Wednesday, November 18, 2009

Nuns in the olive branches

Judging from the lack of olives on the trees in my neighborhood, this seems to be an off-year.
Olive trees have what is called alternate-year bearing.

These Russian women, however, were diligently picking every olive they could find.

This nice scene was at the Gorny (or Gornensky) Convent for Women last month.
The woman in black is a nun but I'm not sure about the others. Maybe they were nuns in mufti (in civilian clothes). Sort of like in "play clothes."
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Gorny is a huge walled-in area built by the Russians in 1871. On the slope above Ein Kerem.

It is just 45 minutes walk from my house, but to enter the locked gate of the convent is to enter another world.
As if a village in old Czarist Russia had been lifted up and plopped down in the Jerusalem Hills.
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16 comments:

jeannette stgermain said...

Israel, like the USA is truly a melting pot of cultures!
Once we had a yard with 2 olive trees. I never knew that these are high maintainance trees - it's hard to keep them trimmed:)

cieldequimper said...

Wonderful reportage Dina! I wish I could taste one or two of them, they must be scrumptious, even in an off year.

Arija said...

This is so delight ful Dina, on so many levels. The historical aspect as well as the human and pictorial.
Thank you for posting this delightful glimpse of diversity in yur world.

Cloudia said...

So many wonders in your world, Dina.
We are lucky to know you (r blog).


Shalom & Aloha, Friend!


Comfort Spiral

Cloudia said...

PS: Russian Village?
Is there a fiddler on any of the roofs?

Kay said...

Terrific photos, Dina. Can you eat the ripe olives raw or do you have to pickle them?

GreensboroDailyPhoto said...

From reading your blog over the past year, I have this sense that EVERYONE guards their little "slice of the pie" in Jerusalem. Jerusalem must have an enclave of literally every religion! If you ever offer a summer tour of Jerusalem, I'm onboard!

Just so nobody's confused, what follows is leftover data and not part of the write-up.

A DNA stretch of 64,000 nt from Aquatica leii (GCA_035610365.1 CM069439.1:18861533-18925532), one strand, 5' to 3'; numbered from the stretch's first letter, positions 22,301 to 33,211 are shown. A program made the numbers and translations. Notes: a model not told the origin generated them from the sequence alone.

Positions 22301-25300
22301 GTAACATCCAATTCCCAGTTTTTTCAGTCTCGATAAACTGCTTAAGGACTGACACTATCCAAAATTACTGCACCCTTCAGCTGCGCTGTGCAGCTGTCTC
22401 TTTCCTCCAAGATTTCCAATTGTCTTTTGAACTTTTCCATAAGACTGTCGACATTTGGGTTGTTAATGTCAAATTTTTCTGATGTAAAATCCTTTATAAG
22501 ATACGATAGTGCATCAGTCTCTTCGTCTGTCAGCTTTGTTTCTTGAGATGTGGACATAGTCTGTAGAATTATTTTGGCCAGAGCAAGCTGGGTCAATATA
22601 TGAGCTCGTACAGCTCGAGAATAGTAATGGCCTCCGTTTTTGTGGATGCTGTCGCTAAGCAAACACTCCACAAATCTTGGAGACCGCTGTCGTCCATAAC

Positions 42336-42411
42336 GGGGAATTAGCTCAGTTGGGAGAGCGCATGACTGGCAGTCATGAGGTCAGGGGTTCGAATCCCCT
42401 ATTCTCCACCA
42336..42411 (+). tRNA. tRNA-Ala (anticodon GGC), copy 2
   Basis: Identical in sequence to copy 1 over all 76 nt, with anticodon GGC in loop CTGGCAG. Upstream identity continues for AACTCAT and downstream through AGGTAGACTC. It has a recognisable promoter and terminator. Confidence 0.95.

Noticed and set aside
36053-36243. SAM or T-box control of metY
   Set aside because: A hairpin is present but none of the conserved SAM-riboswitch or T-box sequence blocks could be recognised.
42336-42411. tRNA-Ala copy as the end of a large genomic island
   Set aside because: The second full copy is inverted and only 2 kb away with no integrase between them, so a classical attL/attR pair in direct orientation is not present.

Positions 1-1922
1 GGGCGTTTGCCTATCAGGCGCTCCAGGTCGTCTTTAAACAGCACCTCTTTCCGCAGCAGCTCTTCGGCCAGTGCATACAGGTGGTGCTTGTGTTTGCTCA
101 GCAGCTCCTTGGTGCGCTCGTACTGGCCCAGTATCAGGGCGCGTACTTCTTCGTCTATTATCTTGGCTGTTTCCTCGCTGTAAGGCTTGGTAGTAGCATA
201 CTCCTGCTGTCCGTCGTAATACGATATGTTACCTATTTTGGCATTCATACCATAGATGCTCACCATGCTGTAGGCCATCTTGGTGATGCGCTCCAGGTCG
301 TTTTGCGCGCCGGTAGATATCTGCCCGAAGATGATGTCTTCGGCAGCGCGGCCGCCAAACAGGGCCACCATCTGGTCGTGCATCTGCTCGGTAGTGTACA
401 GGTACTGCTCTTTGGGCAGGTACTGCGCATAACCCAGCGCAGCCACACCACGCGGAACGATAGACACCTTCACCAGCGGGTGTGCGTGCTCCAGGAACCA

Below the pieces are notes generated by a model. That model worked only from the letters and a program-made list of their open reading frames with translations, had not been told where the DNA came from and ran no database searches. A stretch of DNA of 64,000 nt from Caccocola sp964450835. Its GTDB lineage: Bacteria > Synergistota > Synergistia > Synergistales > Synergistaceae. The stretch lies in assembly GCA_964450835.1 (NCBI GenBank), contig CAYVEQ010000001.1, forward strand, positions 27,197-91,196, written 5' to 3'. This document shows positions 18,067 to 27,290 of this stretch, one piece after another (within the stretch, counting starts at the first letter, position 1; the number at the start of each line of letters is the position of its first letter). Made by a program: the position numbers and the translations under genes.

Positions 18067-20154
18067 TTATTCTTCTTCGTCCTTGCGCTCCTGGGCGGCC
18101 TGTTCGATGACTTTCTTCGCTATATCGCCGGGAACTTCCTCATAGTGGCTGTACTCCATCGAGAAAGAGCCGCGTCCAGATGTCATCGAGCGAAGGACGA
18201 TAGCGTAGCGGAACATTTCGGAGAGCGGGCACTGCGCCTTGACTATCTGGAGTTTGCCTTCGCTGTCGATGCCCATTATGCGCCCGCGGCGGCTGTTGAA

Hilda said...

The compound sounds very interesting. I hope they allowed you to take more photos!

√ Abraham Lincoln said...

I suppose it is much like the life of a devout hermit and thoughtful prayers. I wonder what they do with every last olive they pick?

spacedlaw said...

Ours are already picked. It is so strange to see nuns perched in trees: they make the most amazing birds.

Mediterranean kiwi said...

i often mourn the olives lying under the trees - they are not all picked in crete, many just get lost...

Pietro said...

Great shots, Dina. You have always very interesting subjects.

Leif Hagen said...

I love these olive picking nuns photos! Something I could never see here in Minnesota! Bon weekend!

pasadenaadjacent.com said...

At least she's not standing on the top wrung. I've got to say, picking olives with so much cloth about your body seems dangerous to me.

Eki said...

Does one need to get a permit to enter the ground? Can a man enter it? I'd relly love to go in if it's possible. Your pictures are wonderful, Dina. I'd love to see more of places that can stay more or less the same as it was hundreds of years ago.

Dina said...

Eki,
I will post more soon about the Russian convent. Men and women visitors can ring the buzzer during visiting hours and speak in the intercom. The nun will press the button to unlock the gate and you just walk in. They don't speak English or Hebrew, only Russian. But if they catch me taking pictures they know how to get the message across: "No pictures!"
You can also go into the church and stay for their community prayer service. The chanting and incense are nice.
I always seem to be the only visitor.